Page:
(Reuters) - Retailers in 40 U.S. states can now charge up to 4 percent extra when consumers pay for goods and services with a credit card.
These so-called “checkout fees” went into effect January 27, and do not apply to debit card payments. The fees are illegal in California, New York, Texas and seven other states.
It is up to individual businesses to decide whether or not to add the fee. They also need to disclose it to consumers.
The surcharge is the result of the biggest anti-trust settlement in U.S. history. In 2005, a group of merchants claimed that MasterCard, Visa, and nine other companies including JP Morgan Chase & Co conspired to fix the fees that stores pay to accept credit card purchases.
After years of negotiations the case, which was in the U.S. District Court for the Eastern District of New York, settled. The credit card companies and banks agreed to pay $6 billion to the merchants who sued.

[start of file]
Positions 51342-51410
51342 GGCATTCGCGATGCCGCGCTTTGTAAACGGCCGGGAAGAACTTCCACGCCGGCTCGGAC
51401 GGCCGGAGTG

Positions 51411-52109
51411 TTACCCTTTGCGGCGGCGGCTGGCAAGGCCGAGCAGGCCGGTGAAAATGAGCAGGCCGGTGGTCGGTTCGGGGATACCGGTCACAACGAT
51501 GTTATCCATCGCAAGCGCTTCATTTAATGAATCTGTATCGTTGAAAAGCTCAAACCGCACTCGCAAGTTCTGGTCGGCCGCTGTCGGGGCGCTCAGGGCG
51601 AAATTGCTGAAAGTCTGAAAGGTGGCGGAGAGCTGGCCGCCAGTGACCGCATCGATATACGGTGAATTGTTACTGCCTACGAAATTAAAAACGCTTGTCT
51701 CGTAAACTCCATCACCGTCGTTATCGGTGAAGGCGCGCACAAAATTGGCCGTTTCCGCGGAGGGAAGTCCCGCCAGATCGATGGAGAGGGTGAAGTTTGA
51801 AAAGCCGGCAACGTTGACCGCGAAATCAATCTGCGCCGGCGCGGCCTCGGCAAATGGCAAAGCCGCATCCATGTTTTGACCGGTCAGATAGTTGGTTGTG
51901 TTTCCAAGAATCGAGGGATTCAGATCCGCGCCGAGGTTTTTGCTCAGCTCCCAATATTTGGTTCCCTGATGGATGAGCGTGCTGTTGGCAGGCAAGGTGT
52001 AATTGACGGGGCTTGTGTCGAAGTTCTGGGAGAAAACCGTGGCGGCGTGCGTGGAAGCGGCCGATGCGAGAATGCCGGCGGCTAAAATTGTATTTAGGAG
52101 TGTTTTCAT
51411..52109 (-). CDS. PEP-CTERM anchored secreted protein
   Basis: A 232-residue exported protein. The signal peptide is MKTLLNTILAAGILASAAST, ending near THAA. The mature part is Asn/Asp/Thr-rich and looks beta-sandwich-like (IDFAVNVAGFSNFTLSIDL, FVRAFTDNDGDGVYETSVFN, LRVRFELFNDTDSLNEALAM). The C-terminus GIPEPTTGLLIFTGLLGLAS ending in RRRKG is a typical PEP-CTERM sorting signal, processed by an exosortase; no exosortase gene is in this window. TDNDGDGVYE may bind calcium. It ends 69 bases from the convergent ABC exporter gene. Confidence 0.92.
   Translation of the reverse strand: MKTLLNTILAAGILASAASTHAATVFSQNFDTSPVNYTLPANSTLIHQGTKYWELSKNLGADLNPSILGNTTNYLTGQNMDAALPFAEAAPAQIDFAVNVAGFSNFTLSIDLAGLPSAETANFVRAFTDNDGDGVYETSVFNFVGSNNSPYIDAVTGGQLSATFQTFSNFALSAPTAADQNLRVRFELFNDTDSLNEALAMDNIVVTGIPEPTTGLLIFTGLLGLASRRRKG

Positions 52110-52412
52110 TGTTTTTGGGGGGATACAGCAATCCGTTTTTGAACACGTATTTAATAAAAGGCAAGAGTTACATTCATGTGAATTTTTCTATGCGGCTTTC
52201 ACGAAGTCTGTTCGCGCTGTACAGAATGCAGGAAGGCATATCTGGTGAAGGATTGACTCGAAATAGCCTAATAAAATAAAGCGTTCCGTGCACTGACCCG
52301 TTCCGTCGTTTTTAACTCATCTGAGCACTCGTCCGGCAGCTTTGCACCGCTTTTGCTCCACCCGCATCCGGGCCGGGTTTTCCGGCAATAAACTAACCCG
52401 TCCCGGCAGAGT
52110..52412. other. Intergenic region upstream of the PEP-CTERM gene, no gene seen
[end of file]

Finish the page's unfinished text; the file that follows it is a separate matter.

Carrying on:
As part of the settlement, the merchants are allowed to charge customers a fee equal to the cost of accepting cards, typically 1.5 percent to 3 percent of the purchase price.
“While it is legal to charge extra, there are still limitations,” said Kathy Li, the San Francisco director of Consumer Action, a consumer advocacy agency. “For example, what kind of cards can be charged? What cards can’t be charged?”
To avoid the surcharge, consumers can pay with cash or debit cards. And when shopping online, “there’s always PayPal or other electronic payment options that can’t charge extra,” said Li.
Reporting By Atossa Araxia Abrahamian; Editing by Jilian Mincer, Bernard Orr